A blog leads report is a quick way to see how many leads you're generating on a daily, weekly, or monthly basis -- and by what channel. This report is a great way to dig into what channels are strongest for your blog, where you should spend more promotion time, and how well your content is performing over time.

If you're using HubSpot, create a list to gather all of the leads for your blog. The list should have the "Contact Property of First Referring Site," "First Page Seen," and "Original Source" equal to your blog URL, and then use the list to create your contact report. Break down your report by the "Became a Lead Date," and break down the contact properties by "Original Source" if you would like to see the channel they're coming from, not just the leads number. 

blog-leads
blog-leads-graph

Now what do I do?

Take a look to see how people are finding your blog content. Did you run an email campaign that put the content in their hands? Are you doing a lot of promotion on social media? Or are people organically finding your content?

Based on what you uncover from this initial assessment, you can figure out your best channels for promoting your content. In the example above, it's clear that my strongest channel is organic search while email marketing is one of my weaker channels. That tells a resource-strapped marketer to invest more in optimizing my content for search than spending time creating emails.

Take it a step further and look at how many leads you're generating from your blog over a set period of time. If you see spikes in leads generated, you know to dig into your content to see if you're more successful generating leads with certain topics over others. The more you can dig into these reports to figure out what works and what doesn't work, the better off your marketing will be.

This type of data should be pulled on a weekly basis to help you adjust your content strategy for the coming weeks.

All New Contacts by Persona

What is it?

Every marketer needs a good hang of their buyer personas -- but you need to do more than just understand them. It's important to track how many new contacts you're actually adding to your database based on that persona.

To report on this in HubSpot, plot your contacts by create date, which will show the date on which you added a new contact to your database. Then break down your report by persona.

persona

international-chart

Now what do I do?

Pulling this report on a monthly basis can give you insight into how your campaigns affected new contacts by persona -- and might even shed light into an imbalance in resources dedicated to certain personas.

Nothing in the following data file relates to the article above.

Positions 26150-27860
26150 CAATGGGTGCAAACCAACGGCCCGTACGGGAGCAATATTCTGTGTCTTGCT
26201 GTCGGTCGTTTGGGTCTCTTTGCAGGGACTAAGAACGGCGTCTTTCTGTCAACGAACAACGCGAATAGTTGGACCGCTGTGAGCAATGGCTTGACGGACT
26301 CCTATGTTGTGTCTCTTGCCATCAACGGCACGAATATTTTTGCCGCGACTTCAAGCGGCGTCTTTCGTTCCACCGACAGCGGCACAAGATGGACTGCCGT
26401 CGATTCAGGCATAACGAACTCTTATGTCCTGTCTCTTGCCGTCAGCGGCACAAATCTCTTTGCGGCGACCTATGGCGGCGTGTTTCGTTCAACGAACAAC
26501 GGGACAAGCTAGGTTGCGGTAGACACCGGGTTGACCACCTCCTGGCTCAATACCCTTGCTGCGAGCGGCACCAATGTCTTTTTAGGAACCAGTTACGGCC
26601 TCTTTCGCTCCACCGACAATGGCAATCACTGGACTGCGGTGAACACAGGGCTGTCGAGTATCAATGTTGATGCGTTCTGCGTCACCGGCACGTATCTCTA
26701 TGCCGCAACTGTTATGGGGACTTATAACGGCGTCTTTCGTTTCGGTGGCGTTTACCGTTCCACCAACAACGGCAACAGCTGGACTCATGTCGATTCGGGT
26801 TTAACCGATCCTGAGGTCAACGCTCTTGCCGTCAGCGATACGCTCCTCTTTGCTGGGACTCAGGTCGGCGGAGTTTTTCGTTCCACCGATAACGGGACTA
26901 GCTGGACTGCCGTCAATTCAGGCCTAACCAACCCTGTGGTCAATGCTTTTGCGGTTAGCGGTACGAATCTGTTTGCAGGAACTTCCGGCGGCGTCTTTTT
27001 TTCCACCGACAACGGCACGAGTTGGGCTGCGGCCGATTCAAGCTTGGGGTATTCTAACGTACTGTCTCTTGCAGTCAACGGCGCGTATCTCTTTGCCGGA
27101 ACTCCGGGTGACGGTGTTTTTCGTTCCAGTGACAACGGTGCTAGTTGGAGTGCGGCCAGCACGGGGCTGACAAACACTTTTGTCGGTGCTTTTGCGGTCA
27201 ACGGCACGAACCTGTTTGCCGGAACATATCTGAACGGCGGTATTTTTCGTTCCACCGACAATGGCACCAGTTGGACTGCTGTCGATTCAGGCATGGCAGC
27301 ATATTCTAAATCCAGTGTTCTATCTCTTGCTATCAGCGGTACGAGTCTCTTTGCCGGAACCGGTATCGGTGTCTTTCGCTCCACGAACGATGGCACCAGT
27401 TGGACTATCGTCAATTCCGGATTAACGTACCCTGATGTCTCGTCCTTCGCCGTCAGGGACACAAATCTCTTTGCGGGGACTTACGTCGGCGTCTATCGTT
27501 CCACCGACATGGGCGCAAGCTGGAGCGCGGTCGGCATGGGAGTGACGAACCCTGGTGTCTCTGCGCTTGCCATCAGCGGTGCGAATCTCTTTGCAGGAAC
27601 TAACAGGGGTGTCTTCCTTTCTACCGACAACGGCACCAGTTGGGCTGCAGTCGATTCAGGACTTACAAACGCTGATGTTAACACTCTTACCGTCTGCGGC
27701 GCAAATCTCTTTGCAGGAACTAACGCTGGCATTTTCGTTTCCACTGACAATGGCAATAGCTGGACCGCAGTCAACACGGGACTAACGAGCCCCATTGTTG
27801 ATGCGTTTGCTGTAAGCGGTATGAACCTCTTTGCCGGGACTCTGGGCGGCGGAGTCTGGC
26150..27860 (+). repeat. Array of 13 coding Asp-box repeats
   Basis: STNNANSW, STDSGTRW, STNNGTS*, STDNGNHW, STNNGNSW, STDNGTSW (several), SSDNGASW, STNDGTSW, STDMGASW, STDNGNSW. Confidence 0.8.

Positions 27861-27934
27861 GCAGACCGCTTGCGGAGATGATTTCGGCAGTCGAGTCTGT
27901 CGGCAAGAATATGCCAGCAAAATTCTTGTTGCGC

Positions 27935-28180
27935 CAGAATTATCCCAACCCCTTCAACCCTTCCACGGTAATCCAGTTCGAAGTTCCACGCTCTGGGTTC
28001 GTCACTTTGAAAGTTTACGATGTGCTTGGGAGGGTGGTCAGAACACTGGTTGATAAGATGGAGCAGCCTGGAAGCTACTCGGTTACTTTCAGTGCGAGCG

Did you run a marketing campaign around a particular topic? Or did you focus on promoting your content through specific channels? What did you do that led to an increase or decrease in persona acquisition? Digging into this report can help you allocate resources more wisely to grow different segments of your business.

Contacts by Lifecycle Stage

What is it?

Another way to segment your database is to look at how they appear by lifecycle stage. This will give you a sense of how many leads, subscribers, customers, opportunities, etc. you have in your database in a certain time period. This data will help you understand if you need to generate more leads or if you should be more focused on closing your current leads. It will also give you a general understanding of the quality of your database.

Simply choose if you want daily, weekly, or monthly data, plot your contacts by their "Create Date," and break the report down by their lifecycle stage so you can see a report like the one below.

lifecycle-stage-data

Now what do I do?

This report will give you an overview of how many leads you're generating by each lifecycle stage. It will also give you a visual overview so you can see how these leads are moving through your funnel.

Use this report to see what areas of your funnel you need to address for greater funnel efficiency -- no one likes a clogged funnel, least of all Sales. If you see there are not a lot of marketing qualified leads in your system, for instance, you may want to create a report that digs into the reasons why. Pulling reports of the first conversion date, days to close, and content offers can help you uncover why the contacts in different lifecycle stages may be high or low.

Leads Broken Down by Offer

What is it?

If your company does inbound marketing, chances are you're going to have a lot of content on your website. Figuring out what content performs the best is important as you plan out your content strategy. Maybe certain types of offers like whitepapers are more popular than webinars, for instance. Or certain topics could resonate better with your audience than others. Understanding your audience's content preferences is very valuable information to have so you cater to their interests.

Using HubSpot, you can pull data to show which offers generate the most leads. Let's take ebooks as an example. Create a custom property for ebook source. Then go to your ebook landing page forms, and put a hidden field with the customer property you created for ebook source. Under default value, write the name of your ebook so your contact's record indicates that they downloaded that particular offer.

ebook-source

Now what do I do?

After your ebook has been live for a couple of weeks, take a look at its performance in comparison to some of your other ebooks. See if you can see trends between the different ebooks. Does a certain topic consistently perform well? Did an ebook perform better on social media than via email marketing? Try to find those trends based on the data to figure out which ones you can promote more and which ones should take the back burner.

Alright marketers, what other reports do you think are important to run? Share with us in the comments.